In the current issue of Agenda Beijing Magazine, Laura Petryshen interviews dGenerate Films’ VP of Programming and Education Kevin B. Lee on the company’s work distributing Chinese independent films. Some excerpts:
How did you come to found dGenerate films?
When our founder Karin Chien came [back] to the US from [her first visit to] Beijing, she definitely needed someone to watch the movies, so I took on the task. Now when one of us goes to China, we each try to pick up as many movies as we can and it’s my job to watch them. So over the past 4-5 years I’ve seen 400 to 500 Chinese independent films. Of those we pick those that we think are the best and that are most likely to catch the interest of American audiences.
How do you find your filmmakers and directors? Why should we be watching their films?
Our filmmakers are inspired to bear witness to realities that aren’t in the media, that others aren’t aware of. There’s a sense of showing things that aren’t being reported.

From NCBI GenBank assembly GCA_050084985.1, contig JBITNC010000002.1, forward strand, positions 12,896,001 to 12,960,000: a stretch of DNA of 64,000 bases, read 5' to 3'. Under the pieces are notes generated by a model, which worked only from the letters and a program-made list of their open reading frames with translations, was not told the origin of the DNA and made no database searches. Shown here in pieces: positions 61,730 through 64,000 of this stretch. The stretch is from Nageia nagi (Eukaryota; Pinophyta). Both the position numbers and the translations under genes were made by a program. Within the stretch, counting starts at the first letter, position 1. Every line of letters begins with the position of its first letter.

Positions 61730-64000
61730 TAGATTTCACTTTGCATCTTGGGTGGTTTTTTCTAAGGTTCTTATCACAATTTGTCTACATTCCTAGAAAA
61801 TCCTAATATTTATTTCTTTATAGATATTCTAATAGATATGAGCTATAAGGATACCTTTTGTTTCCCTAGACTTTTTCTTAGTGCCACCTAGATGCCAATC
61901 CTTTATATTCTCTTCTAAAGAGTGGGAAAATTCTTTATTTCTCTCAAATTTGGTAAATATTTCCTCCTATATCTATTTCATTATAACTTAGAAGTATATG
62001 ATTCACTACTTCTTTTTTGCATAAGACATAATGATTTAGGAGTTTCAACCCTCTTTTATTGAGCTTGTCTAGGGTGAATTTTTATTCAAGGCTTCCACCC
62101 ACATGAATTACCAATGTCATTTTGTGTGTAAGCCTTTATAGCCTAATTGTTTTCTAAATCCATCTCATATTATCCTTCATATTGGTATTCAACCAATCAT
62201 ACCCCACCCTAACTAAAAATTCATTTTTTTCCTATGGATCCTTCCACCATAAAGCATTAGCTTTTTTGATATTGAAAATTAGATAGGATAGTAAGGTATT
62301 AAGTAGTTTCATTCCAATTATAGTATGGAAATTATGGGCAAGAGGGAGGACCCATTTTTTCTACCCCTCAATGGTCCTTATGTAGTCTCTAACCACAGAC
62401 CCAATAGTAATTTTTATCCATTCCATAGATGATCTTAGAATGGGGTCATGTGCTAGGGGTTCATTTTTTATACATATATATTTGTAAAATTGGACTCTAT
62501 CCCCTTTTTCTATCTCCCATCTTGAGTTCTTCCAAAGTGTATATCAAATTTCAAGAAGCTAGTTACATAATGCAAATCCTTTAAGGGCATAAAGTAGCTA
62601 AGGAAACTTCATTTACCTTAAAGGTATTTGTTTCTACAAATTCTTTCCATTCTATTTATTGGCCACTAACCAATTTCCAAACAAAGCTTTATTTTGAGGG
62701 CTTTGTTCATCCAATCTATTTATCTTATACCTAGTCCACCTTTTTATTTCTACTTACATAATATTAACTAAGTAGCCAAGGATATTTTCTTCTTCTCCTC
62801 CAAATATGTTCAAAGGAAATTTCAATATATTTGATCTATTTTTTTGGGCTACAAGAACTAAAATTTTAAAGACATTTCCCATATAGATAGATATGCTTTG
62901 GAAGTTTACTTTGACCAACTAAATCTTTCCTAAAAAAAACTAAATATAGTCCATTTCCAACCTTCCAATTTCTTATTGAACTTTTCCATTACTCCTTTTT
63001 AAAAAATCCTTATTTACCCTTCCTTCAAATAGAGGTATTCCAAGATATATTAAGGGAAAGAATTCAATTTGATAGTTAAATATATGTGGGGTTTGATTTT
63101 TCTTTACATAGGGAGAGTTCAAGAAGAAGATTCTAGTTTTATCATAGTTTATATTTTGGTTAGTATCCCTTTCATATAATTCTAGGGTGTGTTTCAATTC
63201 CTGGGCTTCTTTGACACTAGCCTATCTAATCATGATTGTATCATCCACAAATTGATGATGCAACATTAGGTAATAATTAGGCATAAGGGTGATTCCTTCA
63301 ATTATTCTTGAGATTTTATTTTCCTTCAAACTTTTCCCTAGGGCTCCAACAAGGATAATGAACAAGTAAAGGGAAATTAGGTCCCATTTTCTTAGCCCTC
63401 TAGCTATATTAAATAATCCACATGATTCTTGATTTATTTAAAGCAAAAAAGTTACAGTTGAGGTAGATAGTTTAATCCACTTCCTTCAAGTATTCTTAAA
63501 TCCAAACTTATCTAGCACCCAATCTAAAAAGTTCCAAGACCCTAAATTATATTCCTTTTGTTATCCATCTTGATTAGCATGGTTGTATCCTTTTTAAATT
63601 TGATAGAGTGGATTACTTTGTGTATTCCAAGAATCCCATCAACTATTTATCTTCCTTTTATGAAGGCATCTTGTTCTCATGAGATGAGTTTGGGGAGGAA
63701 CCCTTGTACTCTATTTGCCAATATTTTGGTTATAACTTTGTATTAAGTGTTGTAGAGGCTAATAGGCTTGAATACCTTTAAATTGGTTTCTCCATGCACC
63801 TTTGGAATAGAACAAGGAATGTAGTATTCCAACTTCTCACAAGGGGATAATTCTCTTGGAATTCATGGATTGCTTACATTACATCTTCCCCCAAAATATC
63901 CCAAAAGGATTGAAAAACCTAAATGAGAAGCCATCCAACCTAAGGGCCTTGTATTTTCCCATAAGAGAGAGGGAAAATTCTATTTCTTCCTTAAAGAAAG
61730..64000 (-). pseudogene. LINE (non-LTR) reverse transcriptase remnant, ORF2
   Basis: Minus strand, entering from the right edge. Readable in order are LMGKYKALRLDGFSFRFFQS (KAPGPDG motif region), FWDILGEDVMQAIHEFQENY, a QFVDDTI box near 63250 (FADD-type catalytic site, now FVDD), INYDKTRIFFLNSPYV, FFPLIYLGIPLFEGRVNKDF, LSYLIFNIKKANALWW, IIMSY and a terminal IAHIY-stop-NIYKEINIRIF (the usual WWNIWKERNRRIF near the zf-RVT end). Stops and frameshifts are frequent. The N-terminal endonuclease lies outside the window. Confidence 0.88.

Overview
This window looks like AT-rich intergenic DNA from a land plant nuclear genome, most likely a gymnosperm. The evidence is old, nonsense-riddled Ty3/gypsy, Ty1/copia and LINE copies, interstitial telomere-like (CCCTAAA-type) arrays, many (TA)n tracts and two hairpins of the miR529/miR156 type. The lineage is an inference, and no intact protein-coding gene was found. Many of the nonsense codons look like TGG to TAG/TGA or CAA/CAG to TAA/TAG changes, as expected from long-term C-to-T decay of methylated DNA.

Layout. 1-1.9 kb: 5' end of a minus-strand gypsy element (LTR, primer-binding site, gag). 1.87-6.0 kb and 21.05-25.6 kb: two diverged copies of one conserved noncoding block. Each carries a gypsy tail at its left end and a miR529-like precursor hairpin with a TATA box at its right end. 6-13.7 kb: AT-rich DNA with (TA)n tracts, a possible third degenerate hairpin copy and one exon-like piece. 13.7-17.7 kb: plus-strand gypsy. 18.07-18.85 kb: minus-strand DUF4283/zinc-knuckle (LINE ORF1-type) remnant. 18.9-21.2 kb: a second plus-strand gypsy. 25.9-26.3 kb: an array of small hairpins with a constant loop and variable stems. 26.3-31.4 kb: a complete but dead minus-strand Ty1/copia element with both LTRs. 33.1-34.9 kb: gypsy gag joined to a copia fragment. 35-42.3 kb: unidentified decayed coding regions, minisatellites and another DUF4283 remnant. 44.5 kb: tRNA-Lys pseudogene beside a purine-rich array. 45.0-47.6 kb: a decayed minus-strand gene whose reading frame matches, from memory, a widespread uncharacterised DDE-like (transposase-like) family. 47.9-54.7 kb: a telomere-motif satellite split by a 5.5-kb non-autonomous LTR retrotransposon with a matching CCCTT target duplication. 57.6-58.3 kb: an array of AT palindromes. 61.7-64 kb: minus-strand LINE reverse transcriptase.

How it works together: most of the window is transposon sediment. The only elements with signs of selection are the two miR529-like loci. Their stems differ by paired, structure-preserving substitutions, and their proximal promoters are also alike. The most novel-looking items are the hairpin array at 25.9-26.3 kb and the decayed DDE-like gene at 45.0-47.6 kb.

What has the reception in North America been like for Chinese independent films?
It’s hard to characterize in general terms, as each film has elicited different responses from different viewers. But one recurring phenomenon I’ve observed is a genuine sense of viewers being startled by seeing footage of China that they’ve never previously been exposed to. They really feel the impact of the filmmakers’ collective desire to show China as it really is, removed from the filters of global media. It’s a very different perspective than a vision of China produced by the likes of a US TV or movie company; generally speaking, it feels more embedded and engaged with its subject. Even overseas Chinese have found it an eye-opening experience watching these films, as it’s often their first encounter with films that were made in their homeland but outside of the state system, where many topics and social issues are kept out of view.
Read the full interview at Agenda Beijing.